IMPACT OF DC RESISTANCE INCREMENT WITH TEMPERATURE

The well-known conductor's resistance to current flow relationship is given by:

[1] 𝑅𝐷𝐢=(𝑙 ρ)/𝐴

  • l = length of the conductor
  • ρ = electrical resistivity of the conductor
  • A = Cross-sectional area of the conductor 

Such a simple equation has been broadly used to compute conduction losses of magnetic components. However, it is good to remind that electrical resistance is not constant but depends on temperature as given below:

[2] 𝑅[𝑇]=𝑅[π‘‡π‘Ÿπ‘’π‘“] (1+α (𝑇−π‘‡π‘Ÿπ‘’π‘“))

  • 𝑅[𝑇] = electric resistance at T
  • 𝑅[π‘‡π‘Ÿπ‘’π‘“] = electric resistance at π‘‡π‘Ÿπ‘’π‘“
  • α = thermal coefficient of copper resistance

The assumption or simplification of taking RDC value given by [1] instead of [2] for power losses analysis could lead to a significant underestimation of the transformer losses and therefore system efficiency.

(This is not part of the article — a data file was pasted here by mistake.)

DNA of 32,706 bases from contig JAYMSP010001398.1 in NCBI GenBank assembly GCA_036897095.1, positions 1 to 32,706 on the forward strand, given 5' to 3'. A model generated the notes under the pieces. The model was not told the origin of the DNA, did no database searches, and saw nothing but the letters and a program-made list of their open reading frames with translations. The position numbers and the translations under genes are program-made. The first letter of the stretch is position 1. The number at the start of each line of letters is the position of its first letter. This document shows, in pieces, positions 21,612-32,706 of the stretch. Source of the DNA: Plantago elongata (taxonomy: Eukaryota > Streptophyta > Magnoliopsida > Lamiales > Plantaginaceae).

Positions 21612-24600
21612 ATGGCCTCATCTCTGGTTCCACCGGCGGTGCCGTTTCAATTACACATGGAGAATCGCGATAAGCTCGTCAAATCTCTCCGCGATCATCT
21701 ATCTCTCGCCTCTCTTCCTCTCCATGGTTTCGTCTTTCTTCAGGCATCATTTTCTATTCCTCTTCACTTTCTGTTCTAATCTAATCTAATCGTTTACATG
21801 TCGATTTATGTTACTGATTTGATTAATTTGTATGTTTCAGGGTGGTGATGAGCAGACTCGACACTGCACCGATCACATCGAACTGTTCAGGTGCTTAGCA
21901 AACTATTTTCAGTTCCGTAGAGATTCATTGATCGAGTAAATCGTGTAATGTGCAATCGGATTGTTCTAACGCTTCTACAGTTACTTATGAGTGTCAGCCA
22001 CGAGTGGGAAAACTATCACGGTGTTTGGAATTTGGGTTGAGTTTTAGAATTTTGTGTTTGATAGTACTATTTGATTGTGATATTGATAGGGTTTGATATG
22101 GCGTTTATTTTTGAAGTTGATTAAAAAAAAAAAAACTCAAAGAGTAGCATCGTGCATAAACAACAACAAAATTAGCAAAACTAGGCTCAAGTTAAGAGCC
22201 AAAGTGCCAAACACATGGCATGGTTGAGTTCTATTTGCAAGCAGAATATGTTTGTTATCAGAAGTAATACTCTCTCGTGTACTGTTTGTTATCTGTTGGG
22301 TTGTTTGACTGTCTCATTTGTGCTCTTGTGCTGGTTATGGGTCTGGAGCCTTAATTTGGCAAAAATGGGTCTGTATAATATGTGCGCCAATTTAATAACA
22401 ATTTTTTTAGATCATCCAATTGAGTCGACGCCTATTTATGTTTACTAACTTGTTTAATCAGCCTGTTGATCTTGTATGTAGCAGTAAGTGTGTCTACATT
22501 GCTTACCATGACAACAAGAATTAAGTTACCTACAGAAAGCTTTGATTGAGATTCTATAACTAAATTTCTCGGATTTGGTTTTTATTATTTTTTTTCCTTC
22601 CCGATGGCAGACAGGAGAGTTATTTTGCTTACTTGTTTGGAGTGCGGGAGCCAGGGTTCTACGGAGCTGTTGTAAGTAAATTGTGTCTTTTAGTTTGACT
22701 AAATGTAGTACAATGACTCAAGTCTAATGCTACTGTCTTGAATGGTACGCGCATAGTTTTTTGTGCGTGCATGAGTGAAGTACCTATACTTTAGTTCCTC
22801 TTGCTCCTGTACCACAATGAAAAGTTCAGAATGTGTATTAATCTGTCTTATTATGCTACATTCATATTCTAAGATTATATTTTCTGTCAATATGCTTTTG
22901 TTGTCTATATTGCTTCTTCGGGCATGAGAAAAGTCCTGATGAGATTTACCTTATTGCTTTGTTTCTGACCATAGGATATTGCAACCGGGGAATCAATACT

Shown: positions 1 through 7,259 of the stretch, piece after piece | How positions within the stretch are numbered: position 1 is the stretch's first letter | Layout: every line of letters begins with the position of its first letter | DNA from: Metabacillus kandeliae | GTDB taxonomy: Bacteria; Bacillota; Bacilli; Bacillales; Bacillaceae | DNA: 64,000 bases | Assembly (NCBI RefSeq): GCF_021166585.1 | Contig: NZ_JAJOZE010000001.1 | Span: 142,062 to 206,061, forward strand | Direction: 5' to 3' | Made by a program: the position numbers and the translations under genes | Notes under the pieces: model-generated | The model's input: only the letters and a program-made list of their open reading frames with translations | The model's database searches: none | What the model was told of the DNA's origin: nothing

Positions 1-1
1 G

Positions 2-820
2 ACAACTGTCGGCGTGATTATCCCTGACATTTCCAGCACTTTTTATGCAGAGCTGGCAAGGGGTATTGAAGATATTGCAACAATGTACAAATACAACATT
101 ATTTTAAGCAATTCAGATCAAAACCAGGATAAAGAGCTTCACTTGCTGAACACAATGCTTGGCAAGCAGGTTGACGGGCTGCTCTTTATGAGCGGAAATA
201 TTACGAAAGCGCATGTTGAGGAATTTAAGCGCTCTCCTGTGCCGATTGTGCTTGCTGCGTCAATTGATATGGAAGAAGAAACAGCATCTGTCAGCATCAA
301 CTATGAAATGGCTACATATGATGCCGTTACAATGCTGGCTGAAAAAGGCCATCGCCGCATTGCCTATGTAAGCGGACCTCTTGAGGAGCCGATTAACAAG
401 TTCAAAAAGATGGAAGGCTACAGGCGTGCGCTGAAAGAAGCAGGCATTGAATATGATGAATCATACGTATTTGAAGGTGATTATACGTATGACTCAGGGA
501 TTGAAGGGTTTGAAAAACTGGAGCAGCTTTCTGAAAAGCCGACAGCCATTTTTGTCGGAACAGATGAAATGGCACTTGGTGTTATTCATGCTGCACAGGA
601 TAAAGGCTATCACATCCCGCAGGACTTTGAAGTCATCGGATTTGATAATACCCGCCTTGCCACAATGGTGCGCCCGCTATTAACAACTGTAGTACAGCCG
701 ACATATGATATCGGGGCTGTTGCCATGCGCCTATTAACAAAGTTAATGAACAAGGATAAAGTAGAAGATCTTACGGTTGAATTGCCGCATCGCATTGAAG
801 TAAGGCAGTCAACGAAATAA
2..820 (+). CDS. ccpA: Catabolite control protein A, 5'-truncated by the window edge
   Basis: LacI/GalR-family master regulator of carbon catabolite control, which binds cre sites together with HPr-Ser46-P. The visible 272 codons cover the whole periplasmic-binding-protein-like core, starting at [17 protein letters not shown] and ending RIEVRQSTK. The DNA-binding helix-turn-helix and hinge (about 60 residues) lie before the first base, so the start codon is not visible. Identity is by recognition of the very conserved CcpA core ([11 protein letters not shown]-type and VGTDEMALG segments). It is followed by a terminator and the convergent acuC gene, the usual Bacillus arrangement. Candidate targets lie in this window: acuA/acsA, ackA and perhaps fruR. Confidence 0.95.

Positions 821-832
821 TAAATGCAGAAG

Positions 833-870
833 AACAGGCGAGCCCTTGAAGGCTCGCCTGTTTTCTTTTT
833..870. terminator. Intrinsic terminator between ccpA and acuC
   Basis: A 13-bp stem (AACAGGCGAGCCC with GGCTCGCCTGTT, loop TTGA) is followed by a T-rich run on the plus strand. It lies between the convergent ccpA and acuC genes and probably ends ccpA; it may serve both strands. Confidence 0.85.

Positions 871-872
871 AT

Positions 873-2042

DC RESISTANCE VS TEMPERATURE TEST

Some test has been done to demonstrate the aforementioned impact of R(T) over the power losses. The test consisted of measuring the RDC vs temperature progression of a round AWG 8 wire while applying different DC current values. Figure 1 shows the theoretical and measured RDCTemperature evolution.

There is a maximum error of 8.5 % between theoretical and real measurement mainly due to the accuracy of multimeters and thermal cameras. In any case, the dc resistance increment from 25 ºC to 120 ºC could be up to 37 %. Such an increment is directly reflected in power losses. Figure 2 shows a comparative analysis of the power losses (RI^2) measured during the test with the ones calculated by equations [1] and [2].

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CONCLUSIONS

When designing magnetic components one should be aware of the electrical resistance increment with temperature. Any other simplification could lead to a significant underestimation of the power loss that could lead to malfunction and unexpected results far away from the optimum design.